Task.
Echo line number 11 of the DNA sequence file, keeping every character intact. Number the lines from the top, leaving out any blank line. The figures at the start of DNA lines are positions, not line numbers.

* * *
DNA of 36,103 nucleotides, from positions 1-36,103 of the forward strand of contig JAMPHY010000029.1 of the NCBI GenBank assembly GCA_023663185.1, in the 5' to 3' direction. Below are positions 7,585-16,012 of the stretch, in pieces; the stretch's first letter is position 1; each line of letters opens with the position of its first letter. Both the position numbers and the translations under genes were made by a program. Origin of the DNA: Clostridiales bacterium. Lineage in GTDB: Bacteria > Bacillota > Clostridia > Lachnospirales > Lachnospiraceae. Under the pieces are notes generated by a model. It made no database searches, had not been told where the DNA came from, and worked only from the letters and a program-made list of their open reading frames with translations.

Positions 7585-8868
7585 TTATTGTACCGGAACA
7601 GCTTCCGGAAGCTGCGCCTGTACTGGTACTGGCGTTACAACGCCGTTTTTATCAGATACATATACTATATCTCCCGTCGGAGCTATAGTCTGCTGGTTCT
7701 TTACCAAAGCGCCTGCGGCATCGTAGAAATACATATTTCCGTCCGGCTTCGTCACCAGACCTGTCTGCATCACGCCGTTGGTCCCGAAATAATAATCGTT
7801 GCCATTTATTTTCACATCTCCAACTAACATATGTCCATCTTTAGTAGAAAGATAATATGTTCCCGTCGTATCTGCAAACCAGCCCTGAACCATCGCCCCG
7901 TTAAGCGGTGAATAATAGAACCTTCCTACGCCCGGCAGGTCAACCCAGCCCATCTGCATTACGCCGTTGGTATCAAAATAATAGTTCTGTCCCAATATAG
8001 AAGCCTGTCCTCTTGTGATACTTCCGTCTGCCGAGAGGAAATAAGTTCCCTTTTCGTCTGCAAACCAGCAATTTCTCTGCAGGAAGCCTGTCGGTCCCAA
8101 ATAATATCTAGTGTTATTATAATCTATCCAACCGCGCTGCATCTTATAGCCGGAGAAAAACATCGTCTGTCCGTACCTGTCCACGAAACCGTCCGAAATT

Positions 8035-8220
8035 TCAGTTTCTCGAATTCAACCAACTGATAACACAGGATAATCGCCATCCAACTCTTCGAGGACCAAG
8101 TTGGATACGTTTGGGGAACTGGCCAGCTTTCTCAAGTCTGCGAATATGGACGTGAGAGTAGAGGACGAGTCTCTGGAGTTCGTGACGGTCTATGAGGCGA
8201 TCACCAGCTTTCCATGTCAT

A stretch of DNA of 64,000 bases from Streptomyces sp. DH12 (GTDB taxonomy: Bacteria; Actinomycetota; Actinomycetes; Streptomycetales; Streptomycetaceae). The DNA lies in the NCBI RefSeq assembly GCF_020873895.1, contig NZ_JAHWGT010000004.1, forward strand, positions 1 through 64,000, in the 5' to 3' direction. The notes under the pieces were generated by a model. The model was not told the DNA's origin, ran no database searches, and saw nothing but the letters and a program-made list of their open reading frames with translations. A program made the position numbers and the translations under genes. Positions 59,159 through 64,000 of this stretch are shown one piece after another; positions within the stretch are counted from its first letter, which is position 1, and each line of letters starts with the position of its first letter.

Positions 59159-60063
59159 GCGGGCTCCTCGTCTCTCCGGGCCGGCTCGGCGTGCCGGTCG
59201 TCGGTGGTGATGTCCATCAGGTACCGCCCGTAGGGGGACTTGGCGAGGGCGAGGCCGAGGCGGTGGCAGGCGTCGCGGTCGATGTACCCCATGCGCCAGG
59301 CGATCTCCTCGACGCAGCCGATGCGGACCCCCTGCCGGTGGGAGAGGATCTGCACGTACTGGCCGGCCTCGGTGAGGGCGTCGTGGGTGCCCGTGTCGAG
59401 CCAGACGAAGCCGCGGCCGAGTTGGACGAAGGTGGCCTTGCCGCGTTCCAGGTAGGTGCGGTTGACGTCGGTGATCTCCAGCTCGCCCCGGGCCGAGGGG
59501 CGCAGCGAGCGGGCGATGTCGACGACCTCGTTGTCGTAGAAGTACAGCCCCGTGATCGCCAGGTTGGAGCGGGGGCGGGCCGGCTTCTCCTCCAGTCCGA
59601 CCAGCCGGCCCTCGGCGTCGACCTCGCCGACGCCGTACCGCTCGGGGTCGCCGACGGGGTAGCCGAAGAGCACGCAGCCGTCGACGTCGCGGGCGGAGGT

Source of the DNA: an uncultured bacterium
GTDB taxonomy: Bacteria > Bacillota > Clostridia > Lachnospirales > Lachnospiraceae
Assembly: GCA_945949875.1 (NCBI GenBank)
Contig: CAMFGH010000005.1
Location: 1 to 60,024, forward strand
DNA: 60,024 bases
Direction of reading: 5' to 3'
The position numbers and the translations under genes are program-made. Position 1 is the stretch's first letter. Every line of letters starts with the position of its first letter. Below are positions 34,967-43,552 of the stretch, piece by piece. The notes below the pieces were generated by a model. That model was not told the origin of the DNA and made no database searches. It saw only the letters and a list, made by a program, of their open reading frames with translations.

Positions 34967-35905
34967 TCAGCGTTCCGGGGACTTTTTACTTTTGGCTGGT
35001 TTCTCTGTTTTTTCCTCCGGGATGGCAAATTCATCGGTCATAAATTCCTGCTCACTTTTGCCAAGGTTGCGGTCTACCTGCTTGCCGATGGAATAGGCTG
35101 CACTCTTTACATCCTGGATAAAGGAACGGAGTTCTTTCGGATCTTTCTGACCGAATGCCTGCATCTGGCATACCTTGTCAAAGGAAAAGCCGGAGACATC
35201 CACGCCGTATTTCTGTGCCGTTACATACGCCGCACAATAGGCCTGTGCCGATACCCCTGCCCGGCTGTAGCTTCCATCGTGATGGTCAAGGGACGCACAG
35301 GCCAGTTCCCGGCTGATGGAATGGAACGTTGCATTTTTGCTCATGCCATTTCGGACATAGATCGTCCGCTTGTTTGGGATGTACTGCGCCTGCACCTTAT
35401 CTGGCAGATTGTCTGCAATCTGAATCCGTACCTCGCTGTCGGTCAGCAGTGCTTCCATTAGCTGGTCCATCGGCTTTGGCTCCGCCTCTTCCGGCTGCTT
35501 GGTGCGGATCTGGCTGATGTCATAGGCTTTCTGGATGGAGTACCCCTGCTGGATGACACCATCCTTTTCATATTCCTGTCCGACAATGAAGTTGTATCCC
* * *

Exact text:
8035 TCAGTTTCTCGAATTCAACCAACTGATAACACAGGATAATCGCCATCCAACTCTTCGAGGACCAAG